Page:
ASIA (Live)

At The Carling Academy, Newcastle, U.K., November 29, 2006

Asia 2006

It’s been quite a year for lovers of Melodic Rock, with Journey and Foreigner visiting these shores hot on the heels of successful shows by Styx and Kansas last year. It’s been a long time coming, but judging from the reaction that these bands received, it won’t be long before a return visit is made. In fact, both Journey and Styx have tours booked for 2007 in the UK.

Added to the illustrious list of Melodic Rock giants hitting the touring trail is Asia. The original Asia to be more accurate, the one responsible for the multi-million selling self-titled album which topped the USA charts for 6 weeks in 1982, becoming one of the biggest selling debut albums at the time. News that John Wetton (vocals, bass), Steve Howe (guitar), Carl Palmer (drums) and Geoff Downes (keyboards) had buried the hatchet and were to play their first shows since 1982 to commemorate their 25th anniversary of getting together, caused quite a stir.

After a series of successful shows in The States, it was the turn of the United Kingdom to welcome back Asia. The Carling Academy in Newcastle was respectably full by the time the classical medley blasted out from the P.A., heralding the entrance of Asia. As the strains of “Land of Hope and Glory” dissipated through the hall, Asia launched into “Time Again,” backed by three large animated video screens displaying the timeless Roger Dean Asia logo. By the time Palmer hammered the gong to end their opening track, it was clear that this was going to be some night.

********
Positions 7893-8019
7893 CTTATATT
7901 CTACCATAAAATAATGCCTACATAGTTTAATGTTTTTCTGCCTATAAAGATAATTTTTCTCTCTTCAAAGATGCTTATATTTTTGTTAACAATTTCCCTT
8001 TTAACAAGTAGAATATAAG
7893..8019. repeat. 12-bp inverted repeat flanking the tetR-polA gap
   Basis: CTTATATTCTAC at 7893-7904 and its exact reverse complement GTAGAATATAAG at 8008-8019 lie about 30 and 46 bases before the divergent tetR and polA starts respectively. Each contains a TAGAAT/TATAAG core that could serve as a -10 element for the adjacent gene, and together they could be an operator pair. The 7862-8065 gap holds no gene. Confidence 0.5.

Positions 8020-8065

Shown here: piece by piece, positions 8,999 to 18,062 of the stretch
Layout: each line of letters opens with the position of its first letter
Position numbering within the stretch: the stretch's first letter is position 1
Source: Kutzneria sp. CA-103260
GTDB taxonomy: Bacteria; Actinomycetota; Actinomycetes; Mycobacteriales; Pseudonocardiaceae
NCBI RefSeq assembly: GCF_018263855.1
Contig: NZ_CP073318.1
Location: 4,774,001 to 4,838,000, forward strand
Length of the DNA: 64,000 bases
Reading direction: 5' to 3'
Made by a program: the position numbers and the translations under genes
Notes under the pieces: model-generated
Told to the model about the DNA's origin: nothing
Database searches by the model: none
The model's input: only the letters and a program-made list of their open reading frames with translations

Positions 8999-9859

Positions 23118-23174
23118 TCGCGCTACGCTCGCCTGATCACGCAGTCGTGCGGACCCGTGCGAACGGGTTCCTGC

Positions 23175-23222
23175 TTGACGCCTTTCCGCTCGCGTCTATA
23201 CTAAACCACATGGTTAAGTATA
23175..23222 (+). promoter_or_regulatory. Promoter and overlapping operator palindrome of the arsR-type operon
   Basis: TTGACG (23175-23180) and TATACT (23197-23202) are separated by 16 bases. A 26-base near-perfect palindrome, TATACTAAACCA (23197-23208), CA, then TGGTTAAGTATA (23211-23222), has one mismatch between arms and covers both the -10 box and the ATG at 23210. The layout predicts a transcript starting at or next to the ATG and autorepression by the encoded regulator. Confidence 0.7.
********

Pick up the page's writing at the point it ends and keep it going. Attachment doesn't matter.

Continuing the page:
Drawing on the whole of their classic debut album together, with the choice cuts from the follow-up Alpha, Asia served up a 2 hour lesson in consummate musicianship. It’s difficult to single out any particular member for greater praise than the others, as each excels in their own department. John Wettons’ voice was strong, clear, and emotive; Steve Howe, a master craftsman on guitar, eschewing many of the Rock clichés of power chords and wailing solos, preferring instead intricate runs and complex fills; Geoff Downes, with outstretched arms like tentacles all over his banks of keyboards, which wouldn’t look out of place on the S.S Enterprise, providing the color, atmosphere, and pomp so vital to Asia’s sound, and finally, the ever-youthful Carl Palmer, who tonight was simply stunning. Whether on the frantic drum break in the mid-section of “Wildest Dreams,” or the solo spot in which he juggled and twirled his sticks with amazing dexterity while racing around his kit at breakneck speed, he left the crowd speechless. A drum solo is usually the queue to head for the toilets, but everyone was rooted to the spot to marvel at the skill, stamina, and tricks on show. This was possibly the most incredible display of drumming prowess witnessed since Neil Peart of Rush visited these shores.

Throughout the night, which was split into two sets, Asia threw up one or two surprises to the hungry crowd. Each band member had an illustrious past prior to forming Asia, and tonight at various points during the set, they dipped back into their history. First up was Steve Howe armed with two guitars, for a rendition of “Roundabout” by Yes; Carl Palmer chipped in with a rousing version of ELP’s interpretation of “Fanfare for the Common Man.” Possibly the biggest surprise of the night was John Wetton singing King Crimson’s “In The Court of the Crimson King,” a song which he didn’t originally record but played many times in his King Crimson tenure and beyond, but who cared when such a powerful and dramatic version replete with blazing mellotron-like keyboards took the night into Prog Rock overdrive.